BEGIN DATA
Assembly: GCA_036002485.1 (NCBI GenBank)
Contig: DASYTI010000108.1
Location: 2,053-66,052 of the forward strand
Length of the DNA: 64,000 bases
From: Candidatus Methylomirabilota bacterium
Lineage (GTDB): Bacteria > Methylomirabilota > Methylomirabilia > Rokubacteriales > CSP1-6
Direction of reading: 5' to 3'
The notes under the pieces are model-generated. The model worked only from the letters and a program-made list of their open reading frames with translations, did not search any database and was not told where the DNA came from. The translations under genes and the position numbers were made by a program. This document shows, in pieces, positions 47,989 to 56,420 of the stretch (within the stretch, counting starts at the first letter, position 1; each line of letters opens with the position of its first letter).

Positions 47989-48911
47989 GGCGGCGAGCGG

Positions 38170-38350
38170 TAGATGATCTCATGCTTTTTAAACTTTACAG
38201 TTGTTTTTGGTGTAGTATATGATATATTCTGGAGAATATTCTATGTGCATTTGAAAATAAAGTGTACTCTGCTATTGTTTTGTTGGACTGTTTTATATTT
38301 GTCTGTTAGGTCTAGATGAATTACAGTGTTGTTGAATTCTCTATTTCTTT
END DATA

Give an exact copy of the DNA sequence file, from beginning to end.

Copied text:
Assembly: GCA_036002485.1 (NCBI GenBank)
Contig: DASYTI010000108.1
Location: 2,053-66,052 of the forward strand
Length of the DNA: 64,000 bases
From: Candidatus Methylomirabilota bacterium
Lineage (GTDB): Bacteria > Methylomirabilota > Methylomirabilia > Rokubacteriales > CSP1-6
Direction of reading: 5' to 3'
The notes under the pieces are model-generated. The model worked only from the letters and a program-made list of their open reading frames with translations, did not search any database and was not told where the DNA came from. The translations under genes and the position numbers were made by a program. This document shows, in pieces, positions 47,989 to 56,420 of the stretch (within the stretch, counting starts at the first letter, position 1; each line of letters opens with the position of its first letter).

Positions 47989-48911
47989 GGCGGCGAGCGG

Positions 38170-38350
38170 TAGATGATCTCATGCTTTTTAAACTTTACAG
38201 TTGTTTTTGGTGTAGTATATGATATATTCTGGAGAATATTCTATGTGCATTTGAAAATAAAGTGTACTCTGCTATTGTTTTGTTGGACTGTTTTATATTT
38301 GTCTGTTAGGTCTAGATGAATTACAGTGTTGTTGAATTCTCTATTTCTTT